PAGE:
Commands tagged /dev/mem (2)

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Run a program transparently, but print a stack trace if it fails
For automated unit tests I wanted my program to run normally, but if it crashed, to add a stack trace to the output log. I came up with this command so I wouldn't have to mess around with core files. The one downside is that it does smoosh your program's stderr and stdout together.

list block devices
Shows all block devices in a tree with descruptions of what they are.

Which processes are listening on a specific port (e.g. port 80)
swap out "80" for your port of interest. Can use port number or named ports e.g. "http"

Copy a file using dd and watch its progress
This is a more accurate way to watch the progress of a dd process. The $DDPID=$! is needed so that you don't get the PID of the sleep. The sleep 1 is needed because in my testing at least, if you run kill -USR1 against dd too quickly, it will kill it off instead of display the status. So you need to wait a second, probably so that it can configure itself to trap the USR1 signal.

Print current running shell, PID
works as well as echo $0, but also prints process id, which pts you're using. echo $SHELL doesn't always get updated when changing shells, so this is a better solution than that. Just one more variation on a theme.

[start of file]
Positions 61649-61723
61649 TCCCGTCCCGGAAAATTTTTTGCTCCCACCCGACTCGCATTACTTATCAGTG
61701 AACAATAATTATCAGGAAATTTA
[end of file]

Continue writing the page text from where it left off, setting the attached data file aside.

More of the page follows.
Use find to get around Argument list too long problem
Can be used for other commands as well, replace rm with ls. It is easy to make this shorter but if the filenames involved have spaces, you will need to do use find's "-print0" option in conjunction with xargs's "-0" option. Otherwise the shell that xargs uses to execute the "rm" command line will treat the space as a token separator, thereby treating the name as two (or more) names.

Day of the week of your birthday over the years.
Do you ever want to know which day of week was your birhday! Now you can check that with this command, just set your birh date at the beginning (My bday in the example) and the dates will be revealed. ;)

Show what PID is listening on port 80 on Linux

Find usb device in realtime
Using this command you can track a moment when usb device was attached.

pngcrush all .png files in the directory
Find all pngs in directory structure and pngcrush them, none destructive. You can just remove the "{}.crush" part if you want destructive.


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